Home » Blog » Essential classical pieces for new listener

Essential classical pieces for new listener

  • Posted on: May 23, 2018
  • By:  
  • Categories: Blog 
  • Comments Off on Essential classical pieces for new listener

When dipping your toe into classical music, you don’t want to go too deep too soon. Ideally, you should start out with more accessible – and therefore easier to appreciate – pieces that allow your ear to get used to this new world of sounds. This means that, at first, you should limit yourself to pieces done by a full orchestra and with a strong, easy to remember melody. Music from the Classical and Romantic periods might be easier for you than the Modern and Baroque periods as well.

Of course, this doesn’t mean that you can’t listen to any pieces outside of this period. After all, if you’ve already developed a natural taste for more obscure classics, you should feel free to enjoy them regardless of whether you’re a new listener or a seasoned enthusiast. To make it easier for any beginners out there, we’ve put together a list of pieces that you can enjoy on a regular basis so that you can familiarize yourself with the genre. Feel free to make this part of your daily playlist or create a new one from these pieces:

Beethoven Violin Concerto

This Concerto is incomparably accessible. The rhythm draws you in with no trouble at all and it’s a complete delight. If you’re looking for a great interpretation, go for Anne-Sophie Mutter, or the Berlin Philharmonic conducted by Daniel Barenboim.

Tehillim, Part 1, and Part 2

Steve Reich is an American composer, and his pieces often fuse techniques he developed while researching West Africa, mixed with techniques from the Renaissance. He also adds some vocals which make his piece feel otherworldly yet accessible.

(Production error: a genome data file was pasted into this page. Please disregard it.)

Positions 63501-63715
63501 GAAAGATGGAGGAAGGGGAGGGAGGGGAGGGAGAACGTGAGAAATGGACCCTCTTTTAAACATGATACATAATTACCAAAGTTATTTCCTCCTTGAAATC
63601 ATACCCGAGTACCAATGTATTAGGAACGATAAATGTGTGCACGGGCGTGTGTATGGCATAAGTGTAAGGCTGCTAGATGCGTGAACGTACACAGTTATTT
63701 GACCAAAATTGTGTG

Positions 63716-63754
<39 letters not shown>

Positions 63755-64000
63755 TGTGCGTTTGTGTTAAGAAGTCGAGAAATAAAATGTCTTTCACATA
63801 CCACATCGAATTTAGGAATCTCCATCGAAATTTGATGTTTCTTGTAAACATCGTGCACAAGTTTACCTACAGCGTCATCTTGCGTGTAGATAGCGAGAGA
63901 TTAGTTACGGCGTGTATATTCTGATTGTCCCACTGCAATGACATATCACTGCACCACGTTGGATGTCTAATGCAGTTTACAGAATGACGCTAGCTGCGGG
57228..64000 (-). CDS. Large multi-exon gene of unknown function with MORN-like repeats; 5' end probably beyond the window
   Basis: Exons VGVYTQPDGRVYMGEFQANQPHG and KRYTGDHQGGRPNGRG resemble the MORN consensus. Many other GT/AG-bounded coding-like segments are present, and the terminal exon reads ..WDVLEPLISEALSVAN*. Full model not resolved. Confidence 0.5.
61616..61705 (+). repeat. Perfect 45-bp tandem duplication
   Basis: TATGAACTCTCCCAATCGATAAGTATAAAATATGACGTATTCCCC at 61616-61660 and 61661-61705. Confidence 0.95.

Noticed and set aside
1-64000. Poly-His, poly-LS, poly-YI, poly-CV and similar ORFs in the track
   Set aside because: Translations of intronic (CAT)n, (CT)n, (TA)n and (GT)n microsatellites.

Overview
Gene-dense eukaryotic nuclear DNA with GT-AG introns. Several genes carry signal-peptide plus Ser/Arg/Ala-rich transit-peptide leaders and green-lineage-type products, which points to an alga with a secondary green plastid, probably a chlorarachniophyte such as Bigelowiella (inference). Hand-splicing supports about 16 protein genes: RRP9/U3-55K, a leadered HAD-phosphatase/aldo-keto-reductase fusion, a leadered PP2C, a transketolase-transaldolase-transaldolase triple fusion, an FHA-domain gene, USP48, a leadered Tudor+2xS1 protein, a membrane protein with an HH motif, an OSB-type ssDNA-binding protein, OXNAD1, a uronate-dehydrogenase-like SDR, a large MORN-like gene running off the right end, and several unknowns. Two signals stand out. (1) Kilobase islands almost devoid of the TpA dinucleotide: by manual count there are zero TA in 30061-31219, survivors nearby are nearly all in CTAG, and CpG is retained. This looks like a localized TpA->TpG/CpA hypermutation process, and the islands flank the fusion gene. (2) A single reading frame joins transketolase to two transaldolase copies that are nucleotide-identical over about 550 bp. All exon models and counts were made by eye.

Brahms Violin Concerto

This Concerto is incredibly passionate and will get you excited about classical music. We recommend listening to either the Berlin Philharmonic or the Vienna Philharmonic’s rendition of this concerto. 

Mozart Piano Concerto No. 20

Beethoven himself once said that he could never write anything like this Mozart’s piece. It is said to be the most beautiful piano concert written so far. The Berlin Philharmonic once again excels in its interpretation of this, especially when conducted by Pierre Boulez.

Bach’s Chaconne, Partita No 2 BWV 1004

Once you listen to this it will be impossible to believe this is a solo violin composition. It sounds like an entire orchestra of violinists playing in harmony. Just close your eyes and let yourself enjoy this brilliant solo composition.

The Elgar’s Cello Concerto

If you love the cello, you need to have this on your playlist. It’s a wonderful piece that will definitely take you to a different reality if you allow yourself to be enchanted by it. For a masterful rendition look for any conducted by Daniel Barenboim.

Dvorak’s Symphony No.9

Inspired by the symphony model created by Beethoven, Dvorak has created his own style with more modern harmonies and a distinctly Czech influence. Though he’s also incorporated American folks -based on African American and Native American sounds- into his compositions.